January 26th, 2006

Yesterday at Terra Nova I put up a short post – just some introductory musings really – on the subject of transvestitism in virtual spaces. I defined transvestitism as depicting/presenting the player through a cross-gender avatar, and tried to put together a short list of places where such transvestitism is taking place. I mentioned virtual worlds, chat rooms, forums, and console games. The end.

For me, this was a straightforward – and, honestly, timid – little piece. It aimed to answer a simple question: Where?, and promised to return in future weeks with more investigative topics.

Of course, I should have known better. Take any term that questions hetero-normative identity and apply it to members of the male gaming public, and you get a crash course in defensiveness. So, instead of getting responses to, say, whether entering a chatroom under a female-sounding name is in fact an act of gender-bending, I found the same old “How could you call me a transvestite!?!” rhetoric I had forgotten to expect.

What amuses me though, is I didn’t even have to open my mouth. All I said was, Here is the idea and here is where it’s present, and back came posters insisting “Sometimes a cigar is just a cigar.” Well, dear paranoid ones, no one said anything to the contrary, except your guilty consciences.

Someone has also insisted I stop it with the “shock-value” posts. This, I admit, troubles me more than anything. BDSM. Tranvestitism. Sex outside the accepted norm. Lions and tigers and bears! These things are not shocking; these things are us. Or, if they’re shocking, it’s also ourselves we’re shocked at.

The Terra Nova audience, by and large, is one of the most intelligent and informed around. But my oh my, what will they do when I actually try and say something about avatar transvestitism? I hardly mean to make people upset, but the making them uncomfortable… I’d be lying if I said I thought that was a bad thing.

Tags: Blog

14 Responses to “I Don’t Have to Say a Word”

  1. Sam Kelly Says:

    Well. Speaking purely for myself, and not intending any aspersions, I’d’ve preferred to see the meat of the arguments right upfront there – but then I’m too used to this sort of thing myself.

    I’m looking forward to the next few instalments.

  2. Brinstar Says:

    I can sort of understand their reaction. If I suggested to one of my male friends that he was practising transvestitism, because his in-game character in Guild Wars is female, he would be extremely offended, become defensive, and probably lash out at me with a series of very personal insults (he’s just that kind of person).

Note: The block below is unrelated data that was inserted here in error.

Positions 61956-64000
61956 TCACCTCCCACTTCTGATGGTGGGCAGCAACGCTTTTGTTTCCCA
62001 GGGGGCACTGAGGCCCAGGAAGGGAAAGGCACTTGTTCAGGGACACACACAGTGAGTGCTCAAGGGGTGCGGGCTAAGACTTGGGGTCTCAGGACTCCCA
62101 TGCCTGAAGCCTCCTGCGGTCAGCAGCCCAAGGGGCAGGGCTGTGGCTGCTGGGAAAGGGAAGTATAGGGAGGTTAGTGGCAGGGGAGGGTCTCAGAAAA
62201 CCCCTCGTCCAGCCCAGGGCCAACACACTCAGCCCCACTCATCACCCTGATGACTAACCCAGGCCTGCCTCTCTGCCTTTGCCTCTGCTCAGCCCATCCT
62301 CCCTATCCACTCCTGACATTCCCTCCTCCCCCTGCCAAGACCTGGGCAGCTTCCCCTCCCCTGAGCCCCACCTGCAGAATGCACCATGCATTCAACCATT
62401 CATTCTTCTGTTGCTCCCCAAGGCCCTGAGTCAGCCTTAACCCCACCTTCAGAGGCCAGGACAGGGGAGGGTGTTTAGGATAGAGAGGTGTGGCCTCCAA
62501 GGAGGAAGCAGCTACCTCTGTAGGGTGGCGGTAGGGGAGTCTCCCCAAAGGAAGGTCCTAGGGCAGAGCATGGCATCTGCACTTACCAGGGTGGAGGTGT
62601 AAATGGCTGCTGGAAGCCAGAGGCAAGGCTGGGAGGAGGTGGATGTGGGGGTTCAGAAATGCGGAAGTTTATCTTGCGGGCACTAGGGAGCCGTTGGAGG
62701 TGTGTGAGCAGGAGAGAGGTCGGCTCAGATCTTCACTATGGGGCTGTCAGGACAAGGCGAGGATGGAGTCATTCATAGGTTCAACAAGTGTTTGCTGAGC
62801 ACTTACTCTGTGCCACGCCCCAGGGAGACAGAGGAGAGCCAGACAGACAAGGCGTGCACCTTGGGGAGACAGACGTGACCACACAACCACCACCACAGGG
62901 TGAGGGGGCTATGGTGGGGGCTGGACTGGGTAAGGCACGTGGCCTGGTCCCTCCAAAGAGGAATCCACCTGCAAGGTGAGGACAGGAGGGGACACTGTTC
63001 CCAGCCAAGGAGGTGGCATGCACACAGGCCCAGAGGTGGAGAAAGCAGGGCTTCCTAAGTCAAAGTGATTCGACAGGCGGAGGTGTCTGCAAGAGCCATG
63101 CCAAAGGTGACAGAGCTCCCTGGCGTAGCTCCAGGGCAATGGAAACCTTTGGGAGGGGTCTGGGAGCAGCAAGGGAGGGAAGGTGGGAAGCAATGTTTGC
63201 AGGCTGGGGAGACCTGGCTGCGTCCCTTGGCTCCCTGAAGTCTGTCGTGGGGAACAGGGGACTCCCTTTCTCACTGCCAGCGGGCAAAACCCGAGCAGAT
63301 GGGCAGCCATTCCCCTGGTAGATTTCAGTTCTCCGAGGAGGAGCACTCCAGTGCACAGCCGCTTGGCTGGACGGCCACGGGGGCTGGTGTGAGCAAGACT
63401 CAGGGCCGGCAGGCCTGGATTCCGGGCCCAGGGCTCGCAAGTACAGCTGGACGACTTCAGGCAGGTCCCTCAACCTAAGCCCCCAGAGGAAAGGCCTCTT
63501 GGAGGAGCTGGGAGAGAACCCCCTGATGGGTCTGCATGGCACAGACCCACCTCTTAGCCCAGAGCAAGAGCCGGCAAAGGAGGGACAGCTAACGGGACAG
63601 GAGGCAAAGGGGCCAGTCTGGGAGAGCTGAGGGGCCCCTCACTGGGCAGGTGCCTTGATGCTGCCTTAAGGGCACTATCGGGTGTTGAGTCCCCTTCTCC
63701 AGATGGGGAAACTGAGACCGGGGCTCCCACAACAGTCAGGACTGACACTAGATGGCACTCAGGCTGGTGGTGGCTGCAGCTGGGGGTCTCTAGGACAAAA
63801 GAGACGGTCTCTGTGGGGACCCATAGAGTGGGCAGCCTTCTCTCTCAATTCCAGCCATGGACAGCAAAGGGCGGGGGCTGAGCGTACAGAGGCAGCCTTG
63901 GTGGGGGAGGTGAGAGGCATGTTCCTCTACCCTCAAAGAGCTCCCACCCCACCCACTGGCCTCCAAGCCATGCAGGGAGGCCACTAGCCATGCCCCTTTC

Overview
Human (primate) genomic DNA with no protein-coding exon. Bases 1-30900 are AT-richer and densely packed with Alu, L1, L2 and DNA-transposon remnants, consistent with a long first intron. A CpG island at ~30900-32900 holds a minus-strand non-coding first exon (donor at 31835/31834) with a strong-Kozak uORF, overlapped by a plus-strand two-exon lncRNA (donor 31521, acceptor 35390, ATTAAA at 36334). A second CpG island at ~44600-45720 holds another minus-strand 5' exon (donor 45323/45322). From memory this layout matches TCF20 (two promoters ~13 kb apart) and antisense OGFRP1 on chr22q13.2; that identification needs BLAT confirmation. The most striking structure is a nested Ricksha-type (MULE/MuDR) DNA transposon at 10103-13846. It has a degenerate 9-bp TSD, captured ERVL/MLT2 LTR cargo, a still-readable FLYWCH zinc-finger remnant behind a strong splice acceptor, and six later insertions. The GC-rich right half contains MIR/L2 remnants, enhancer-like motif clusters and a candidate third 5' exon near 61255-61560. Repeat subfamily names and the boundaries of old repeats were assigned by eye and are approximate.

At the same time, I don’t understand the degree to which people had become defensive. I guess people have very conservative views of sexuality, and if you suggest that they are practising transvestites, they become shocked and offended. Yet, working within your definition of the term — they are exactly that. However, it is up to them to become offended or not.

  3. Zack Wood Says:

    Yea, I wouldn’t call it transvestism. Cross-gender character-playing is certainly an interesting way to examine people’s gender explorations and choices, but calling it transvestism seems kind of random and needlessly associates it with a very specific real-life topic that makes people uncomfortable. It makes it sound like you’re playing as a male char in female clothes, or vice versa. It’s more like transgender exploration or something. Anywho, the response you got sounds crazed in any case, and no matter what you had said about the topic, some people probably would responded with YOU SAYING IM GAY!?, so nice and courageous post. At least you got them thinking and talking about it.

  4. The lurker Says:

    Admittedly, I skimmed the thread quickly, but the reaction did not seem to be a case of conservatism or homophobia. You were bringing up a topic that had been discussed extensively on the forum in the past, and the word transvestite came across as moderately sensationalistic. Many of the respondents in that thread have written about the use of on-line avatars as a way of exploring gender identity, and they have strong feelings on the subject.

    [Note: A handful of postings were along the lines of ‘sometimes a cigar is just a cigar,’ but most of the postings were focused on more substantive issues.]

    In my view, the surprisingly intense response was less reflective of conservatism about gender identity, and more of a reaction to the fact that the community had already discussed the topic widely. The two articles referenced by Richard Bartle (e.g. the Bruckman piece and the PDF by Parks et. al.) and the research by Nick Yee seems particularly relevant. Bartle could also have mentioned chapters in his own book about these issues.

    Also, I think that the phrase:” An Introduction” might have struck some of the respondents as implying that they did not already know about these debates. This might explain their intense reaction.

    Anyway, that was unusually contentious for a Terra Nova debate, and I hope you will not let the experience sour you on the forum. When the dust settles, many of those (usually more gentle) contributors will probably feel bad about jumping down your throat.

  5. Bonnie Says:

    My point in the overall isn’t to put people up in arms over the term – if there was a better one at my discretion, I’d use it. My point is just to establish a basis from which to discuss an interesting topic. Unfortunately, things don’t seem to be moving past the initial set up.

  6. Bonnie Says:

    Lurker, I understand what you’re saying: “an introduction” wasn’t meant to be condescending, but I see how it could have been taken that way. And you’re right, the topic has been covered by others; I hope to look at those studies too, in time to come. Hopefully things will go better in the future :-).

  7. Kelly Rued Says: